Dir: Gerardo Herrero. Spain. 2000. 105 mins.

Prod co: Tornasol Films. Spain distrib: Alta Films. Int'l sales: Kevin Williams Associates (34-91-338-5355). Prods: Gerardo Herrero, Javier Lopez Blanco. Assoc prod: Mariela Besuievsky. Scr: Angeles Gonzalez Sinde, based on the novel La Conquista Del Aire by Belen Gopegui. DoP: Alfredo Mayo. Prod des: Gabriel Carrascal. Ed: Carmen Frias. Music: Lucio Godoy. Main cast: Marta Belaustegui, Joel Joan, Sergi Calleja, Lola Duenas, Paz Gomez, Jose Tome, Ana Duato.

The "amigos" of Las Razones De Mis Amigos (The Reasons Of My Friends) are three thirtysomething friends grappling with self doubt about the worldly choices they've made and the yuppie lives they lead. Theirs is not a cheerful reality, and Gerardo Herrero's unfussy directing, scripter Angeles Gonzalez Sinde's authentic dialogues and Gabriel Carrascal's studied production design do justice to the chilly milieu.

The film opens with Carlos (Sergi Calleja) asking for a hefty loan from friends Marta (Marta Belaustegui) and Santi (a stand-out performance from up-and-comer Joel Joan) to bail out his business. Although they immediately agree to the loan, Marta and Santi struggle to come to terms with the significance of the request both for their friendships and the redefining of their own priorities. Adult issues like marriage, mortgage, adultery and childbirth add to the complexity, but money is at the core.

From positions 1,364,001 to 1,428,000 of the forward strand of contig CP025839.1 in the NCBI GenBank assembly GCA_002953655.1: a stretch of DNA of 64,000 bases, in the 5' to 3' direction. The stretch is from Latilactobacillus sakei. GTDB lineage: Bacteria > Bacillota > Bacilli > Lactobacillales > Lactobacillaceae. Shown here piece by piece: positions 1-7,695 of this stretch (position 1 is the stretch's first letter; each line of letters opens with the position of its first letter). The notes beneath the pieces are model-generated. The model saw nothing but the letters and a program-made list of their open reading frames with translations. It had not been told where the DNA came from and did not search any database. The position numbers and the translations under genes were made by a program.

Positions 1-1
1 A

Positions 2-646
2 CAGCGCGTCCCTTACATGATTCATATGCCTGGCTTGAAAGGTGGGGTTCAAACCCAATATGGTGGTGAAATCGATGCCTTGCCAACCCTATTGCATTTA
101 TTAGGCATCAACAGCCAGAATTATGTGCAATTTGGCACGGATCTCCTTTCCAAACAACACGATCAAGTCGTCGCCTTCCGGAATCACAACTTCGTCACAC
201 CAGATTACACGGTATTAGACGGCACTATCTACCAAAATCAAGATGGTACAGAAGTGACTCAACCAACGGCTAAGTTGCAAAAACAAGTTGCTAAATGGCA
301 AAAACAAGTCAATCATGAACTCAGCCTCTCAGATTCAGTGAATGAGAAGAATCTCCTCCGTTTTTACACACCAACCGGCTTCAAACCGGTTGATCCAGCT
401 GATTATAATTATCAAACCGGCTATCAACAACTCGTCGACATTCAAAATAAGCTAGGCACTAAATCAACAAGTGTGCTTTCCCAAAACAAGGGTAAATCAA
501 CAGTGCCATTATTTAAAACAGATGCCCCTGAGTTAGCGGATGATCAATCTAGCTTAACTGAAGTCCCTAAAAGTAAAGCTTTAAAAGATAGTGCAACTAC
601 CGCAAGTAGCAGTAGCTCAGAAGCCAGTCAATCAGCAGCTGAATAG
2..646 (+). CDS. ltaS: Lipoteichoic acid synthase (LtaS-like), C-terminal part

Viewers may not particularly like the "amigos" or agree with the compromises they make, but - again to the credit of director Herrero and Gonzalez Sinde, whose script is based on a novel by Belen Gopegui - we can empathise. Without that empathy a character-driven story like this one could easily fall flat.

Friends gives a faithful portrayal of modern-day, Madrid-dwelling professionals, though perhaps with aspects more attuned to an even older generation than the one depicted here. The story's emphasis on the left-leaning individual's struggle to stay true to his or her ideals in the "real world," for instance, may feel less relevant for more cynical, under-thirty audiences in contemporary Spain. Friends has done well at the local box office, grossing $180,000 after its second weekend. Internationally, its subject matter and aesthetic appeal could well resonate with adult, arthouse audiences.